In my opinion, the jury might infer from this evidence not only that the respondent glanced towards Singer's car because he thought he had had engine trouble but also that the respondent would look towards Singer's car after slowing down because be thought people might step out from behind Singer's car and that he did so look after passing Singer's car, because when he 'looked back', the unlighted car was looming ahead about 20-30 feet away. The lights of Singer's car had a slight blinding effect at the moment of passing but the jury might infer, I think, that during the operation of the blinding effect, the respondent would have covered some part of the distance between Singer's car and the appellant's. Under these circumstances and those affecting the illumination of the road, the jury might conclude, reasonably, I think, that the respondent was exposed to a special hazard in the first place in meeting at night on a main highway in the country a stationary car (a) with lights showing across the road and causing a slight blindness as he passed it, (b) under such circumstances that it properly required some attention after the cyclist had recovered his sight and (c) under such circumstances that he was induced to move further over to his left ; and, in the second place, in being thus brought more into direct Hue with an unlit stationary car only 90 feet away from Singer's car which was not shown up by the light of his cycle before his attention was engaged by Singer's car and which, as the jury might think, was only 20-30 feet away from respondent when he again looked ahead after looking to the rear of Singer's car to see if people might step out there.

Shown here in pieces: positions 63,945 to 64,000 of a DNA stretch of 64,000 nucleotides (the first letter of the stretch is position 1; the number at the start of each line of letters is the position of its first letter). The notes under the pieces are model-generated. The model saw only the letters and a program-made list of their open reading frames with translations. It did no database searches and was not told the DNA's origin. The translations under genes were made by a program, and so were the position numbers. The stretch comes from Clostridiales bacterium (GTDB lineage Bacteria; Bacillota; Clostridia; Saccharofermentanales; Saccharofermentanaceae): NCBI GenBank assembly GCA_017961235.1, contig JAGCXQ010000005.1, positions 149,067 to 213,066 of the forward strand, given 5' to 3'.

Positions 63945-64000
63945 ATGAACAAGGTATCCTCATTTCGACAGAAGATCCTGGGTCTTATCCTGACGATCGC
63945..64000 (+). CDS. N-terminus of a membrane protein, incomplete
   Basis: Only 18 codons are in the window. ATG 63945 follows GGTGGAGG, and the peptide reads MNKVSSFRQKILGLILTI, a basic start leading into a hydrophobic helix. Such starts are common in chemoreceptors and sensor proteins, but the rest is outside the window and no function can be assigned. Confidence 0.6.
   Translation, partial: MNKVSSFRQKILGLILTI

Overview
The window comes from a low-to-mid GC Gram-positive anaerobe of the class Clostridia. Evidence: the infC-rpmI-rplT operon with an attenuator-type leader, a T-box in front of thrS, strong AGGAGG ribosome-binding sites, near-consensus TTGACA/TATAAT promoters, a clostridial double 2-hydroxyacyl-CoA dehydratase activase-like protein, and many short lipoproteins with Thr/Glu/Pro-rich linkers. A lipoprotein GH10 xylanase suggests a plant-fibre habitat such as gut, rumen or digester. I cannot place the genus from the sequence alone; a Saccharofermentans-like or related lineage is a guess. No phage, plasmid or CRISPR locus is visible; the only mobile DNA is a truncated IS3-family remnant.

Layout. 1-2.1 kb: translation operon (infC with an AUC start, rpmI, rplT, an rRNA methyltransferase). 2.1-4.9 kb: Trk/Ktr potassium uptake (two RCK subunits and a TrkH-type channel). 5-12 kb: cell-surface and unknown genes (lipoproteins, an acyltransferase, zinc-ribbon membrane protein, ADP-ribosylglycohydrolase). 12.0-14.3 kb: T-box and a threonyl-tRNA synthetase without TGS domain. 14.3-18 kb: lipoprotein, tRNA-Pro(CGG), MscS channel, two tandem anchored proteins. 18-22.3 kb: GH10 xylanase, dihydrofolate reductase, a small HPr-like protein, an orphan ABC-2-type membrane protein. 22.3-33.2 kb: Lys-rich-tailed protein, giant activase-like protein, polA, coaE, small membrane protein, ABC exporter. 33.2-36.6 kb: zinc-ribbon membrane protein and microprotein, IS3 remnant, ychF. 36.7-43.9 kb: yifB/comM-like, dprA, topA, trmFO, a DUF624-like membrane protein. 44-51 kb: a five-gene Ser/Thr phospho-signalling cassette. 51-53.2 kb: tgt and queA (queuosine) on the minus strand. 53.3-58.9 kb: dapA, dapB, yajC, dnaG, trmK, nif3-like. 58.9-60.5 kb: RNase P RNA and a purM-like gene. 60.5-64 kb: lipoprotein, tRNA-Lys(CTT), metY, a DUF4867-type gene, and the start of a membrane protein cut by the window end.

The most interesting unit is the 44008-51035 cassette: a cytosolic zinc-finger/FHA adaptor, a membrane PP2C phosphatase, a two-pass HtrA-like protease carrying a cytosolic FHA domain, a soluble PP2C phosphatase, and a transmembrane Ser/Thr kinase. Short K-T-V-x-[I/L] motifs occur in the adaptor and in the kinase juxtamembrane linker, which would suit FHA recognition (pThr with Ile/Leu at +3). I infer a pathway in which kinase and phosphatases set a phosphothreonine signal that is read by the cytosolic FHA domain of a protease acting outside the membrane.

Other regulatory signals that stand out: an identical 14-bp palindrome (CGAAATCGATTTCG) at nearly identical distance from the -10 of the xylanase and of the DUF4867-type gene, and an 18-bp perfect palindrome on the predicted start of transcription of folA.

The question, it need hardly be said, is not whether their Lordships would have arrived at the same conclusion as the jury arrived at after seeing and hearing the witnesses, but whether the jury arrived at an unreasonable conclusion or one unsupported by evidence fit for their consideration. As to this their Lordships hold a clear opinion that there was proper and ample evidence before the jury that the appellant, whilst dealing with a situation of some difficulty, created by the respondent himself, and whilst keeping a good look-out, properly attended for a sufficient time to an element of possible danger, namely Mr. Singer's car, to account for the fact that he did not see the respondent's unlit car quite in time to avert the consequences of its naturally unexpected presence. With regard to the appellant's speed, it was contended that this was excessive and that he should have stopped if he could not see. This was a consideration which no doubt was urged by counsel in addressing the jury and was no doubt considered by the jury, but having regard in particular to the fact that so far as all appearances and observation could show there was no car but Singer's car to be considered, it seems to their Lordships to be impossible to hold that the jury was bound to find negligence in this regard.

For these reasons their Lordships hold that the Court of Appeal was wrong in directing that judgment should be entered for the respondent. There remains to be considered the other question of the alleged wrongful admission of evidence as affording ground for an order for a new trial. The facts and the ruling of the learned trial Judge are thus stated in his judgment upon further consideration :